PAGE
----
I think the tools have moved on since your earlier comparison; have you looked at https://github.com/jeffknupp/sandman2 ?

    I love Pyrseas for it’s ability to tell me definitively what is different between my stage and production databases. I’m using Django in my current job, and so I’m using it’s Migrations framework to generate schema changes. The inevitable requirement for data migrations means that some sort of migrations framework is essential and a purely metadata-driven approach doesn’t stand up to real-world use.

    But Pyrseas is the only effective way that I can confirm that the migrations are making the changes I wanted, and that the various databases are consistent with the schema they are supposed to contain.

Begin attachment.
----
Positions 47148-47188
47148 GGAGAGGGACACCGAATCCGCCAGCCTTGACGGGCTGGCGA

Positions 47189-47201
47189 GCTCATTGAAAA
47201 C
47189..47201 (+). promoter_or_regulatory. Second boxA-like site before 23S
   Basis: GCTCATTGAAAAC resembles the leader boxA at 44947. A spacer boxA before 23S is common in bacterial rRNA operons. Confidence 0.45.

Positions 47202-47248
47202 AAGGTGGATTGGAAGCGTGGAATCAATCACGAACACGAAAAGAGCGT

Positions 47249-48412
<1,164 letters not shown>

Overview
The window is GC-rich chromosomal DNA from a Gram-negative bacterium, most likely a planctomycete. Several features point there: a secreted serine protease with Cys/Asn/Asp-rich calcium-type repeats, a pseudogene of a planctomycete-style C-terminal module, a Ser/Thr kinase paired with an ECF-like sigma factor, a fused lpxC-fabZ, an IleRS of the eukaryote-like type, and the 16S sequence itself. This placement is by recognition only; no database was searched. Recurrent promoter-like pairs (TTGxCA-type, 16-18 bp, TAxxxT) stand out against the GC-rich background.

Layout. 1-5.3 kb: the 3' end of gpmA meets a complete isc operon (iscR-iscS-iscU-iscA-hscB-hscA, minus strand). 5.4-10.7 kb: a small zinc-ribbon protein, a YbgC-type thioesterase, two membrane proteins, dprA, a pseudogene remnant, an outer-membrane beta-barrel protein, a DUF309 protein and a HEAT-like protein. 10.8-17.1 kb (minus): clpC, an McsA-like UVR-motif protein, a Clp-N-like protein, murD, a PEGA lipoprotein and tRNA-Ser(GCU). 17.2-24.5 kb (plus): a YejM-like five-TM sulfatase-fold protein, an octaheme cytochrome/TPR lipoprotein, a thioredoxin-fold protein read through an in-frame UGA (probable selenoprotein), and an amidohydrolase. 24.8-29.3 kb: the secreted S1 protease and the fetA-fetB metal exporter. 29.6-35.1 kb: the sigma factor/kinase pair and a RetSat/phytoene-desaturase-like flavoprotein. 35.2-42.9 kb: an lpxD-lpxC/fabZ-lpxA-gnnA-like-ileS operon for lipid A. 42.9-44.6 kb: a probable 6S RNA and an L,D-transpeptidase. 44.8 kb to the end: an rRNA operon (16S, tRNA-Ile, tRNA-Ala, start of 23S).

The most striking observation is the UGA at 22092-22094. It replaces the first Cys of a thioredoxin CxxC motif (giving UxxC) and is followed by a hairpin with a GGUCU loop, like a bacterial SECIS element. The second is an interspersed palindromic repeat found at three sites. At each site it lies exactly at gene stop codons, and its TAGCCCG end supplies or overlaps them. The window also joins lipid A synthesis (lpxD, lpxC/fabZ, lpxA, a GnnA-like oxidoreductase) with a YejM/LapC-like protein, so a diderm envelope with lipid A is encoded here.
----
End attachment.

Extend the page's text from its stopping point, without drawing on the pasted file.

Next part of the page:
Consequently, I think that making sure that Pyrseas keeps up with new Postgresql features (e.g. materialized views as a recent example) is vital.

    In conclusion, Joe – thank you very much for Pyrseas it is an indispensable tool in my box. I wish it, and you, all the best for the future.

    1. Thanks for the kind words, Roger. (I don’t know why I didn’t see this earlier, didn’t get a comment notification).

      Augmenter was the one area that I didn’t cover in terms of future planning but I think it belongs somewhere after getting dependencies right.